Magic and the Common People of Early Modern Europe

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Magic and the Common People of Early Modern Europe

By Ian Temple

The sensationalism of the witch hunts dominates much of what one considers when exploring issues of magic during the early modern period, but the witchcraft trials was not the only area in which magic played a role. Throughout Europe between 1450 and 1700, belief in magic and sorcery was pervasive. A widely believed concept involving the presence of invisible, supernatural powers that could impact the affairs of people—both positively and negatively—was the basis of magic. Magic involved the attempt to take advantage of these powers for personal benefit. Even though the church attempted to discredit magical practice, there was a substantial gap between official doctrine and what was practiced by the general population. An interesting combination of magic and religion was involved in the daily lives of early modern commoners and at times they would utilize individual magical and spiritual practitioners who specialized in a multitude of beneficial magical services. Charms, prayers and rituals which incorporated some aspects of Christianity were commonly employed in attempts to provide a diverse array of benefits as well as protection from harmful magic, or maleficium, which was blamed for many of the hardships that plagued the European population during this period. For the most part, attempting to manipulate these powers was deemed superstitious by the religious establishment and after the Reformation doing so was only viewed with greater suspicion—although one might argue the hypocrisy of this since many religious practices involved an element of what might be considered “magic.” But despite the condemnation by the church and its proponents, it is clear that magical practices were, in one way or another, an integral aspect of the everyday lives of the common people of early modern Europe.

Life for the masses was wrought with difficulty. Drought, famine, disease, malnutrition, high infant mortality rates and countless other hardships plagued the European population during the fifteenth and sixteenth centuries. With little scientific or medical knowledge, their world was generally explained and understood through superstitious, religious, and magical means—as were their hardships and any perceived solutions to them. The dominant worldview included belief in sorcery and witchcraft as well as a number of forces that could positively or negatively impact human affairs. It also involved the assumption that the natural world, the “forests and hills, valleys and rivers, were populated by a menagerie of mysterious beings: quasi-human giants and dwarfs, fantastic animals, and ethereal spirits that might be angelic, demonic, or neither.”[1]The power of witches, which was the focus of the witch hunts, was only one of a mass of supernatural forces that were perceived to really exist. Given this understanding of the world, practices that could be considered magic were common in daily life. People used magical procedures—often taught to them by their parents—for a multitude of purposes. They believed in omens and portents. Traditional ceremonies and rites that involved magical elements were also used for reasons such as the protection and well-being of livestock and crops.[2]To circumvent misfortune, heal sickness, or to protect oneself from evil witchcraft, they employed a variety of spells and charms. A magical solution existed for every malady so magic worked into most aspects of daily life and “in cases of particular need, [people] might turn to healers, cunning folk, or professional fortune tellers who had special skills or knowledge of these arts.”[3]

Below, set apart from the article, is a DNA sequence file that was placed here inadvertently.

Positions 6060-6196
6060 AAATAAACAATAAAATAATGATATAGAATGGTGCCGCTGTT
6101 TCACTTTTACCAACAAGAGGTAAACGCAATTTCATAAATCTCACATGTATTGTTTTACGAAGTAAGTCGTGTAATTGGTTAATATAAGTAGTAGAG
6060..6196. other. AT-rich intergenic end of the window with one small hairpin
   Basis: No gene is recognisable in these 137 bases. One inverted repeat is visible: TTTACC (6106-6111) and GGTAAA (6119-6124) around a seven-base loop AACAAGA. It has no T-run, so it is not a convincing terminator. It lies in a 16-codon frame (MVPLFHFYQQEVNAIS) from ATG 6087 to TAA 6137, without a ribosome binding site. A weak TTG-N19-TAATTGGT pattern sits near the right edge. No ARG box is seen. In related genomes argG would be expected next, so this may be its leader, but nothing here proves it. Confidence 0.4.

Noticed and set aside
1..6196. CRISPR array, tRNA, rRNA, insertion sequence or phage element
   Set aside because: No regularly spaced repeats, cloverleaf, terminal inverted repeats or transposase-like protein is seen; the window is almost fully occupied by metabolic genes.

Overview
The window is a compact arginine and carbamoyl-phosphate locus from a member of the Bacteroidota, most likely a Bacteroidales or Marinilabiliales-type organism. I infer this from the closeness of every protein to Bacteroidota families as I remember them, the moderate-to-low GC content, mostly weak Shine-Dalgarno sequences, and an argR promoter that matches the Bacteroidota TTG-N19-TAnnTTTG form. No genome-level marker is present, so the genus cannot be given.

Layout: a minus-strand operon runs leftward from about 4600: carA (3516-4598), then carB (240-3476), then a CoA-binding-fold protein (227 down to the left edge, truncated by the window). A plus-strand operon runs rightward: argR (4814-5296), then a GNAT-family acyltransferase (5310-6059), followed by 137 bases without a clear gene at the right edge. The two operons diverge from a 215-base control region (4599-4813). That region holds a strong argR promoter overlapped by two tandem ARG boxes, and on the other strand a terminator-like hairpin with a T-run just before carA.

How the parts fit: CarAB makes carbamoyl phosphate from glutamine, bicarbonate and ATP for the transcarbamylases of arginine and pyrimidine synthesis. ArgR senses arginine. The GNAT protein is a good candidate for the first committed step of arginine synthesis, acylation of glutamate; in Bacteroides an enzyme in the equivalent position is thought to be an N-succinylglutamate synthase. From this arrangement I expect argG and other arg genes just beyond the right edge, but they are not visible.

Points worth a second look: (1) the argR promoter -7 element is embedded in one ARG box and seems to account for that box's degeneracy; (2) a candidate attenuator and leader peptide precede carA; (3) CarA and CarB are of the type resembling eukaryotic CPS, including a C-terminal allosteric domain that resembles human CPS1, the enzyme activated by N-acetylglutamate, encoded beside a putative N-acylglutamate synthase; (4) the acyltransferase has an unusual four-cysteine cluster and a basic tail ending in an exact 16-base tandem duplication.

These public practitioners of “good magic” have been given a number of titles, such as witch doctors, wise men or women, and white witches or wizards. However, despite multiple designations, they all engaged in what could be regarded as beneficial magical practices. The magic they used, unlike maleficium—the evil, harmful magic employed by supposed witches—was considered to be good and was used to achieve multiple ends. Cunning folk would perform numerous magical activities like fortune telling, magical healing, fertility rituals, divination, and love magic. They would be consulted to undo bewitchments, find a lost item, or even to identify a witch or thief. Many of these people claimed to have the ability to do such things because of knowledge or power that was passed on to them through hereditary lines, or by some event later in their lives, but they were not typically regarded as witches by their communities.[4] To provide an idea of the demographic occupied by cunning folk, it has been estimated that for every 2,500 to 3000 people in England, there was one cunning person, about two-thirds of whom were male. The male dominance may have been because to be regarded as a cunning person, an appearance of literacy was necessary.[5]